If you're a fan of more intellectual travel programming than one finds these days on the Travel Channel, you might like AERIAL AMERICA, Smithsonian Channel's televised "quest to capture all 50 states from the air." Call it high-concept or just call it high-up from an elevation standpoint, the fact remains, this series takes a different perspective on American points of interest than the "down and folksy in the BBQ pit" rambles that most networks are going for.
Here's a gallery of stills from the filming of this season of AERIAL AMERICA, which began airing July 14 and runs Sundays at 9 p.m.
Historic Harpers Ferry — a town that’s also a National Historic Park — is placed where two major rivers meet, and this photo illustrates that with its birds-eye perspective. The town is nearly encircled by the converging waters of the Potomac and Shenandoah. It’s easy to see why early settlers including Thomas Jefferson hailed it a “stupendous scene,” and also easy to understand why they found it a strategic location for a town. These days there are still a handful of residents in Harpers Ferry, but it primarily functions as a living history park.
Montezuma Castle National Monument
Cliff dwellings carved into limestone, approximately 800 years ago, once housed the Sinagua people; today they are under NPS protection. This was one of the first sites ever designated as a National Historic Landmark. Teddy Roosevelt declared Montezuma Castle and three others (including Devil’s Tower) as national heritage sites back in 1906. This particular landmark is remarkable not only for its geological makeup, but for the human enterprise which put a lasting mark on the limestone cliffs. The Sinagua’s vertigo-inducing multi-story “apartment-style” pueblos remain remarkably well preserved in the present day.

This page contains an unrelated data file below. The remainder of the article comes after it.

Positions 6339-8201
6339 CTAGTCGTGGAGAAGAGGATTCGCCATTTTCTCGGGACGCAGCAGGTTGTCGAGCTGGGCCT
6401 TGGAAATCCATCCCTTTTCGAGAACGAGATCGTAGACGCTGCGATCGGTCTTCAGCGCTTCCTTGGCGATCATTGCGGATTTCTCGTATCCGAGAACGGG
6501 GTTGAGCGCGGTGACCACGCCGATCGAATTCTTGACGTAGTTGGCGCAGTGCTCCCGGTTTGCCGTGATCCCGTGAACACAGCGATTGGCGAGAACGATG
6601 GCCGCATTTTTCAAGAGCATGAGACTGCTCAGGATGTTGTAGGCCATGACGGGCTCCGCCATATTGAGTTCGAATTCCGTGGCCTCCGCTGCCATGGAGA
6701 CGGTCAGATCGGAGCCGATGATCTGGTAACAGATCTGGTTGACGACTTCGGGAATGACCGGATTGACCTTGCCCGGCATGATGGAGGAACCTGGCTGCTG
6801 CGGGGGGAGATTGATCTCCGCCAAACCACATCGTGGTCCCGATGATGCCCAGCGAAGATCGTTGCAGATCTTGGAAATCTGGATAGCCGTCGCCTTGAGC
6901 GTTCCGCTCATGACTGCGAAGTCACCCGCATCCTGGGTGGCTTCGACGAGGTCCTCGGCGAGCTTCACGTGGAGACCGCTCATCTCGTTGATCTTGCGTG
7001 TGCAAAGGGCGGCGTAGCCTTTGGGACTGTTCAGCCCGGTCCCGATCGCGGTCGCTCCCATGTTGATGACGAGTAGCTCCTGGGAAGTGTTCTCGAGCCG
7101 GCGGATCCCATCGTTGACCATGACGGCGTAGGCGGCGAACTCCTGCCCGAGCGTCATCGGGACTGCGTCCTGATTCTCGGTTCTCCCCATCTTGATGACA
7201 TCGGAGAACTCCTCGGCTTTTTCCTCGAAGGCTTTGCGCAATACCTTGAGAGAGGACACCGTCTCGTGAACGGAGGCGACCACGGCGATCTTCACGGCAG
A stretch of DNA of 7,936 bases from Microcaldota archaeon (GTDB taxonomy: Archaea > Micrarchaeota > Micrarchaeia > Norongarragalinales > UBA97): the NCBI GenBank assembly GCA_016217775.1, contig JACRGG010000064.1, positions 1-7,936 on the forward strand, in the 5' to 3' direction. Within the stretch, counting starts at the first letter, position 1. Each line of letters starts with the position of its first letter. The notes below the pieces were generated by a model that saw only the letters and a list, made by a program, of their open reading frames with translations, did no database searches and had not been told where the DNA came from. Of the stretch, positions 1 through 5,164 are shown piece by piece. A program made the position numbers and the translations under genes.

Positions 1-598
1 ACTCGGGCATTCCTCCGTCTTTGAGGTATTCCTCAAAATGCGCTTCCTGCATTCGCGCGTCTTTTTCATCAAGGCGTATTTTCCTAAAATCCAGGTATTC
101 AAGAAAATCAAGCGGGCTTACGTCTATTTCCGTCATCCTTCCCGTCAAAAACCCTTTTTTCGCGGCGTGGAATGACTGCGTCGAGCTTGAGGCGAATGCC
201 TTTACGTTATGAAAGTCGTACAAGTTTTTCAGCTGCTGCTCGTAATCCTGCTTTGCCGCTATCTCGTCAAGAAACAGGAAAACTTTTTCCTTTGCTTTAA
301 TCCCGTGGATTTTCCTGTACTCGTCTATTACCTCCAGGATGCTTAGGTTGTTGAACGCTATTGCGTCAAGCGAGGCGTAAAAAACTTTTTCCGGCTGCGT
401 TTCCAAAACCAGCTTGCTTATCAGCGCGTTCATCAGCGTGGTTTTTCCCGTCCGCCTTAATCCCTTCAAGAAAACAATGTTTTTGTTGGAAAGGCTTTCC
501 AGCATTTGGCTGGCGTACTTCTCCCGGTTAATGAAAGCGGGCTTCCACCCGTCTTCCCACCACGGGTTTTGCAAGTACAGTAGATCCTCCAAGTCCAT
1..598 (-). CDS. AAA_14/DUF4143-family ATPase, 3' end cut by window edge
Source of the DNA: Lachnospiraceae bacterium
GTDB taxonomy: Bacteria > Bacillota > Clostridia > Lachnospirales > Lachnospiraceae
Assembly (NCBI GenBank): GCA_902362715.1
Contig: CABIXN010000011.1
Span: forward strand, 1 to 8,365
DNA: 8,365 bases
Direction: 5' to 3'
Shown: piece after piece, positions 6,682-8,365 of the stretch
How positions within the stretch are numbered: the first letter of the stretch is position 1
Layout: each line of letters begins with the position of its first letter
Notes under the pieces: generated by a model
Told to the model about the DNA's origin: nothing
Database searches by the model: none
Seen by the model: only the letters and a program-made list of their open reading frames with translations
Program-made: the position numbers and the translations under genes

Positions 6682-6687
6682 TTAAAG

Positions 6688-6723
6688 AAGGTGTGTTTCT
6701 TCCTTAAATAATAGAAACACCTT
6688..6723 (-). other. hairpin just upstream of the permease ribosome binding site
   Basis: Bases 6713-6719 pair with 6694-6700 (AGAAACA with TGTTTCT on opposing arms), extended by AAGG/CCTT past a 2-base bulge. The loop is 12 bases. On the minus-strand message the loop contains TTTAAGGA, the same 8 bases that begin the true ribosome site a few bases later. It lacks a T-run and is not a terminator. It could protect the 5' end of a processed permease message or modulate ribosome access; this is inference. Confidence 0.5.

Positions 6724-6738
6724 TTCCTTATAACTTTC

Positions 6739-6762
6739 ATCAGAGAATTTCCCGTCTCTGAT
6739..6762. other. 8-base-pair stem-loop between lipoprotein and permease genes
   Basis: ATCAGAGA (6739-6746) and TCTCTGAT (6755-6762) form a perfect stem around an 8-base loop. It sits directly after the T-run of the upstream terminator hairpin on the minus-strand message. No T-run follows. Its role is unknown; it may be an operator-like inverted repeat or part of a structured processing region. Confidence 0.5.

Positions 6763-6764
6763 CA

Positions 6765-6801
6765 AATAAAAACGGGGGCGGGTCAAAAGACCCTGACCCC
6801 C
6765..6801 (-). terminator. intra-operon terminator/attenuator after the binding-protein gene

You’d never know Cleveland was once cruelly nicknamed “the Mistake on the Lake” by looking at this glorious sunset shot. Modern skyscrapers stand as testament to a generation of revitalization, economic growth and civic renewal. Lake Erie looks serene from this perspective, with little hint of the activity one would expect from such a busy maritime thoroughfare.
Driving south from Key Largo to Key West, the Keys become increasingly closer to the water, till by the time you reach Seven Mile Bridge (which connects the Middle and Lower Keys), it’s all around you. What this photo shows is how green they are. The lush tropical landscape often goes under-appreciated because of its reputation as a beach/boating/swimming destination — but it’s the contrast of all the green with the blue that makes them really special.
Though it’s one of the most photographed falls in the country, most images only capture this West Virginia landmark from a safe distance back, with the central point being the rocky protrusion that divides the falling water neatly in half. Seen from above, the falls seem more powerful and angry, more befitting the name and less like the serene forest pond seen on so many greeting cards and lithographs over the years.
Magnificent fall foliage blankets the Mississippi Headwaters in this aerial snapshot from a journey over Minnesota, the so-called “land of 10,000 lakes.”